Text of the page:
Spent an afternoon visiting two lcoal history archives in London, Southwark and Camden, looking for newspaper reports of coroners inquests. Camden proved fruitless as there is no sign of anything in the local paper for Holborn about George Jannion Bond and why there was an inquest held into his death. This means that i am currently stymied as to what happened with his second marriage and possible bigamy. I shall have to try different avenues.
Southwark, however gave me the report of the inquest into Thomas Varney’s suicide in 1883. The transcript of the newspaper article – printed in the Southwark Recorder and Bermondsey and Rotherhithe Advertiser, Saturday March 3 1883 – is as follows:
On Friday afternoon an inquest was held at the Britannia public-house, Marine Street, Bermondsey, before Mr. W. Carter, coroner, on the body of Thomas Varney, of 18m Frederick Street, Abbey Street, who was found in a water tank on his premises on Tuesday last under the following circumstances â€“
James Fisher, of 32, Riley Street, Bermondsey, deposed that deceased had carried on the business of a mineral water manufacturer at the above address for upwards of thirty years. On Tuesday morning witness, who had been in his employ for six years, went to work at half-past nine oâ€™clock. He found the door open and entered, expecting to find deceased at business. He saw his hat on the counter, but could not find him; he then noticed some chalk writing on the muffin stove in the shop; he knew it to be that of Mr. Varneyâ€™s. It was â€œOh that good wife. Oh that pretty wife, what did she say?â€ T. V.â€ The water supply having been cut off on Monday, witness went up the ladder, leading to the tank, which was outside the building, and saw the body of deceased in the tank, which was full of water. He was fully dressed, excepting his hat. Witness went to his private house No. 1, Marine Street, and told Mrs. Varney what he had seen. She went with him, and he afterwards fetched the police, who pulled him out of the water; he was quite dead. He considered that deceased had caused his own death. The water rate was not paid, the amount due being Â£12 9s 6d. witness saw deceased on the previous night at 9.40. He had since been put in possession of the premises under a bill of sale on the same.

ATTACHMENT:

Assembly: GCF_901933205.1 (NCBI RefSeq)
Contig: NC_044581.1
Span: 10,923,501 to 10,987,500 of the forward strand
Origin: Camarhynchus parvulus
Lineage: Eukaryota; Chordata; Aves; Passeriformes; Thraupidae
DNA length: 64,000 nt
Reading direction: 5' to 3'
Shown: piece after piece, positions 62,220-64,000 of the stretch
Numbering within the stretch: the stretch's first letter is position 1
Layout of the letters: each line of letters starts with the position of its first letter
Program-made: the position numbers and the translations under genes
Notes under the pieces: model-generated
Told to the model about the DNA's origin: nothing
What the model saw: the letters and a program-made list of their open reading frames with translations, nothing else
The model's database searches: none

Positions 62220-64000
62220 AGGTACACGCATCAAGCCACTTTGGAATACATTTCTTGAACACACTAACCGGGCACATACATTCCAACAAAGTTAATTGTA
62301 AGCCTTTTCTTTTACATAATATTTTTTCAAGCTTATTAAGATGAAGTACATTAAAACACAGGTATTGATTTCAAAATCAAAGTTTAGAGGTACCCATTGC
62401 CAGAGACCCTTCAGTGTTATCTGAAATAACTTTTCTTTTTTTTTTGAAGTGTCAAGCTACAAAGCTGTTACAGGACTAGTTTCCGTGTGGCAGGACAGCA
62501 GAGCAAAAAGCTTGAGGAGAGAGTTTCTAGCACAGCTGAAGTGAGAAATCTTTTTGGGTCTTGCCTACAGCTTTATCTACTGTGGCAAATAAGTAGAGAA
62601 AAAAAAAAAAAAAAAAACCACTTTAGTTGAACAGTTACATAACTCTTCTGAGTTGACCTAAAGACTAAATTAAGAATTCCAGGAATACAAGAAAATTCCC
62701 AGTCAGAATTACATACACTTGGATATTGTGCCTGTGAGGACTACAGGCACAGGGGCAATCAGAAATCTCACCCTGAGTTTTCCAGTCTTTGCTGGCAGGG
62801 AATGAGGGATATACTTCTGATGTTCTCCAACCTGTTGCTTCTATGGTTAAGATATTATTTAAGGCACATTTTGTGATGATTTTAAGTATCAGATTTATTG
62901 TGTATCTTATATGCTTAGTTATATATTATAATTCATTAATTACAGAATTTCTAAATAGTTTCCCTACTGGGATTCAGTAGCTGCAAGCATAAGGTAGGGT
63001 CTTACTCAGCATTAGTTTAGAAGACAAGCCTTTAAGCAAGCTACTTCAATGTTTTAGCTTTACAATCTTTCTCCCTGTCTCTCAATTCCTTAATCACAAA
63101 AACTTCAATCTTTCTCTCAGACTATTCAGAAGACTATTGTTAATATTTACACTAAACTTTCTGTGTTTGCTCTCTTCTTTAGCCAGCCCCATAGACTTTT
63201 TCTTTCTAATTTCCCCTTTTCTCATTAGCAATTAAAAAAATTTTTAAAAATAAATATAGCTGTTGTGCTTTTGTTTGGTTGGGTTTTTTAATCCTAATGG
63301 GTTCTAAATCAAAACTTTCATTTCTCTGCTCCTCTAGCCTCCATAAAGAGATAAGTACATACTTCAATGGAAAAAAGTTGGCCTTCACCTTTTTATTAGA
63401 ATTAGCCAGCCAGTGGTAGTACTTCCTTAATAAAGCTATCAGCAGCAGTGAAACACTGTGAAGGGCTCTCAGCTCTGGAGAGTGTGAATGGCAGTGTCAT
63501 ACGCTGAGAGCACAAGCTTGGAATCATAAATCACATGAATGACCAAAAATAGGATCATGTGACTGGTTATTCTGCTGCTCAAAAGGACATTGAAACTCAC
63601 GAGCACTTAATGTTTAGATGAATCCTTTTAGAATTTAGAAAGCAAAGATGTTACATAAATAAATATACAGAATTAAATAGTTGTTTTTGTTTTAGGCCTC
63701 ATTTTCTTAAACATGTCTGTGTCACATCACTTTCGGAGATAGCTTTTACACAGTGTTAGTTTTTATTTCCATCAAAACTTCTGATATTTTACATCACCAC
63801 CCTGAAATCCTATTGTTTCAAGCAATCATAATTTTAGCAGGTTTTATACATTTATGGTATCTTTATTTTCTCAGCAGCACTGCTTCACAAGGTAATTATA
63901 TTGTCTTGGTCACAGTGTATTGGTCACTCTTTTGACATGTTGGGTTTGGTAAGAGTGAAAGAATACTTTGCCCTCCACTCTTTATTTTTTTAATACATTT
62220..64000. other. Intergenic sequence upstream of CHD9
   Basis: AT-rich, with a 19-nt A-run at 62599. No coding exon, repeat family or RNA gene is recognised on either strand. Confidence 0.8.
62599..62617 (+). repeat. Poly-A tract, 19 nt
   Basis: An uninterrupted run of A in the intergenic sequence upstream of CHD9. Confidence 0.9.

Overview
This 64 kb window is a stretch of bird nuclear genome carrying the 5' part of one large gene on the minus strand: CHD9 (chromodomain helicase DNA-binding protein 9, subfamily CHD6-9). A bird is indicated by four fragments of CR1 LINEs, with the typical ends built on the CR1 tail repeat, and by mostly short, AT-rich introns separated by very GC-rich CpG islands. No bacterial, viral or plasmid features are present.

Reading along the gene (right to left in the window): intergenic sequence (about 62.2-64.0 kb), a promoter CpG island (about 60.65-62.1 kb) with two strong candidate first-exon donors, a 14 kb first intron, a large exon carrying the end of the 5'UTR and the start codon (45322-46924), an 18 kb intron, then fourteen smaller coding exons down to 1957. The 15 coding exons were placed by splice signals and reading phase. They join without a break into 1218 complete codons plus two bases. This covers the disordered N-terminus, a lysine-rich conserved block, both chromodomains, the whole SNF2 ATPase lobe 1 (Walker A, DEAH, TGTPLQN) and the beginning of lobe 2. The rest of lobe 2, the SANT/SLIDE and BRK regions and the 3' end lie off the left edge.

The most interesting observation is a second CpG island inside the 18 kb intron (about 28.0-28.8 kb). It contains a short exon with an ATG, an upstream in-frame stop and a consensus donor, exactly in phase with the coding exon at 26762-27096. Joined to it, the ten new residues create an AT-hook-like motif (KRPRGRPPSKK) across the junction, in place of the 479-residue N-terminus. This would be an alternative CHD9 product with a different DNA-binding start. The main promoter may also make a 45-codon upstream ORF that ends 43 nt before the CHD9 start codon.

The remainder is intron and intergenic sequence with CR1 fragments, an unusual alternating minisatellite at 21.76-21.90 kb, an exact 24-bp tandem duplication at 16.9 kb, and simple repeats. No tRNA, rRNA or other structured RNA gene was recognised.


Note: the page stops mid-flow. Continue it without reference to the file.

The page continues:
Mrs. Varney deposed that she had been married to deceased last year. She was not certain as to his age. On Tuesday morning about 7 oâ€™clock, deceased rose, dressed himself and left the house for the purpose he said, of getting up the steam. On the previous night he had appeared greatly distressed in mind, because the water supply had been cut off, and he could not meet the demands of the company. He had applied to his son for the loan of the money but could not obtain it, whilst he had recently pawned some of witnessâ€™s jewellery to raise money. She believed his financial difficulties led him to cause his own death. On Monday he said, â€œIf I do not get the money I will make a hole in the water.â€
After considering the evidence the jury returned a verdict of Suicide whilst suffering from temporary insanity.
I was interested to note that Thomas Varney had remarried after his first wife’s death in 1880. I also wonder if Henry Charles was the son who could/would not advance money to his father. All in all, though, it’s just horribly sad and poignant.